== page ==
March 19, 2019 | 41° F

Rutgers allocates too much money to athletic programs, facilities


Major state universities, like Rutgers University, are institutions of higher learning that are supposed to be dedicated to teaching, scholarship, service to the state and cutting edge research. Major state universities should be known for these missions — not for their trivial mascots. Yet, if you tell a layperson that you go to (or teach at) Rutgers University, the response is almost invariably “Oh, The Scarlet Knights!” The University of Georgia is recognized as the Bulldogs, Penn State as the Nittany Lions (whatever a Nittany is — or how it is spelled) and the University of Florida is the Gators.

Mascots for near-professional football and basketball teams at large universities serve as recognition symbols for universities, detracting from their real missions of higher learning. Consider the $102 million outlay for expansion of the High Point Solutions Stadium (what does that name mean — are we supposed to know?). In that expansion, 12,352 seats were added. If more seats were the reason for expansion, why did they cost $8,260 each? Or was the real reason for the expansion to create a plush “recruitment center” with closed circuit TVs adorning all four sides of scads of pillars in the lavish glass enclosed room overlooking the football field. Was it necessary, as well, to have closed circuit TVs built into all the bathroom mirrors and hanging above all the urinals? Would a man miss even one play while standing at a urinal?

Contrast the luxurious quarters, centered on University athletics, with conditions of some of our science buildings. Does it make sense to spend $8,260 on one stadium seat when a simple fluorescent light fixture in a valuable instrument room sits dark for 24 months because the University supplies only one electrician for 100 buildings? There is something dreadfully wrong with this scene.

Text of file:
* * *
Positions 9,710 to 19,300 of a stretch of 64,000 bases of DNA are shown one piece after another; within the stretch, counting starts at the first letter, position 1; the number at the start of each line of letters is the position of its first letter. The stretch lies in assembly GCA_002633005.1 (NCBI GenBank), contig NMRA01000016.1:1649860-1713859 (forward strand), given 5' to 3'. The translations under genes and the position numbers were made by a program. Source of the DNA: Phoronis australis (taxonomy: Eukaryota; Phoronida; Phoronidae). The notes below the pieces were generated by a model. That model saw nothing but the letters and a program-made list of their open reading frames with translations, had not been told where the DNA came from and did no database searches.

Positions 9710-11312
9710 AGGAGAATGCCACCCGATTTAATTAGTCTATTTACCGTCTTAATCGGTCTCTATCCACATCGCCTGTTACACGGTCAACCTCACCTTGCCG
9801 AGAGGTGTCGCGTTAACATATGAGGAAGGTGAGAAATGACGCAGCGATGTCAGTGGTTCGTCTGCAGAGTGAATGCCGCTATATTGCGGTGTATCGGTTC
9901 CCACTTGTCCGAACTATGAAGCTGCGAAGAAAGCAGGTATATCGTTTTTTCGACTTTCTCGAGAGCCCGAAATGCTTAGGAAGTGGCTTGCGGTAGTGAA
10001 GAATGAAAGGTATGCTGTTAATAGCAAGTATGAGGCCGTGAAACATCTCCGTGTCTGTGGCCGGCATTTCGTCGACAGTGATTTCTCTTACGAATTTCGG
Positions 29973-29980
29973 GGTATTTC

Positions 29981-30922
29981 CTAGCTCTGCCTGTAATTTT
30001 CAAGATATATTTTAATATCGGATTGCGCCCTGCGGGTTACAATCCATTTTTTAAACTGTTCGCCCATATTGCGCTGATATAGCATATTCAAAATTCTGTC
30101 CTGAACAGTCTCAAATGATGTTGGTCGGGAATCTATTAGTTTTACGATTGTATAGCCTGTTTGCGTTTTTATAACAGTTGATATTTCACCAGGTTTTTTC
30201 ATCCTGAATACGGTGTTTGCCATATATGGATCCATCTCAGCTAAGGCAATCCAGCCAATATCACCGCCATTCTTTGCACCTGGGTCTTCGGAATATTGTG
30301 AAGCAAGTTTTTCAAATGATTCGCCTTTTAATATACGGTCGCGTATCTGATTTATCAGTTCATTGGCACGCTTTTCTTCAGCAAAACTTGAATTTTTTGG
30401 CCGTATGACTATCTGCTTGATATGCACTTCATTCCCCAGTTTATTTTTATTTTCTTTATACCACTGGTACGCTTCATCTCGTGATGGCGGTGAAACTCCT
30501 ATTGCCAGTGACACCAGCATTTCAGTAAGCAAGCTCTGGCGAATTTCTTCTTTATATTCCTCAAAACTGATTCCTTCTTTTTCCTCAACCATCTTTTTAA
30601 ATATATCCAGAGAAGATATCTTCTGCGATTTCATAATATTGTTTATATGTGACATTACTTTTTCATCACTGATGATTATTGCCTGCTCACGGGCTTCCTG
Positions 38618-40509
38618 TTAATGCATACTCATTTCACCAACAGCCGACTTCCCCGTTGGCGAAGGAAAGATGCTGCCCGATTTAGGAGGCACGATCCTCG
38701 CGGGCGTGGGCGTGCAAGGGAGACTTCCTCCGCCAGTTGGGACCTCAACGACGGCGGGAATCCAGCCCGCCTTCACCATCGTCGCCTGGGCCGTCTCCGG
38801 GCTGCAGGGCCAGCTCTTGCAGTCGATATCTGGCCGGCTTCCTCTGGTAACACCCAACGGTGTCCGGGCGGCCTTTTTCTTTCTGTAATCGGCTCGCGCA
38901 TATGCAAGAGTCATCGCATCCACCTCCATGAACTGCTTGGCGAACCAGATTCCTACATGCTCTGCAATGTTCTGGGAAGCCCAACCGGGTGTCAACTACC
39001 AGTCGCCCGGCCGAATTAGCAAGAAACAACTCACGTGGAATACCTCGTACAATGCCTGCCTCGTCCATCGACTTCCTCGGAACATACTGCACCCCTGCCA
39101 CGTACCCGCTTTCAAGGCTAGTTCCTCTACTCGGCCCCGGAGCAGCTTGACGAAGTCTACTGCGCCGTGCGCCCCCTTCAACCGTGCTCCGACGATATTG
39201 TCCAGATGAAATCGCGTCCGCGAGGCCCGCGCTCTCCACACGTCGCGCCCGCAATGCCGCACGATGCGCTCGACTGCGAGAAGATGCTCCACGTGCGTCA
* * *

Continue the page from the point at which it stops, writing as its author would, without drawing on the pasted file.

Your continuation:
I have a partial solution to the exorbitant abuses, expenses, scandals, recruitment violations and general distractions that poison major sports at our universities. There should be no NCAA, especially one dedicated to preserving the paradoxes and hiding the abuses that are intercollegiate sports. Get rid of it. Instead, college athletes should be well-paid staff members belonging to a department of “Professional Intercollegiate Athletics.” Call a spade a spade. Unlike major league baseball that relies on self-sustaining minor league training grounds, why should “educational” institutions pay the expenses to develop football players and basketball players only to hand them over to the pros? It makes no sense. Fully compensated sports stars should be recruited as athletes not as jocks masquerading as scholars (and often failing in this capacity). A faculty member (also an interim academic administrator) who was the faculty advisor to the intercollegiate athletics program a few years back, told me in person that exactly one of the football players (the team has more than 100) and none of the basketball players would have been accepted to Rutgers University on academic merits alone. So one, out of perhaps 170, was the only person who could be called a scholar/athlete. It is time for a change.

William W. Ward, Ph.D. is an associate professor of biochemistry with the Center for Research & Education in Bioluminescence & Biotechnology (CREBB) at Rutgers University. 

William W. Ward

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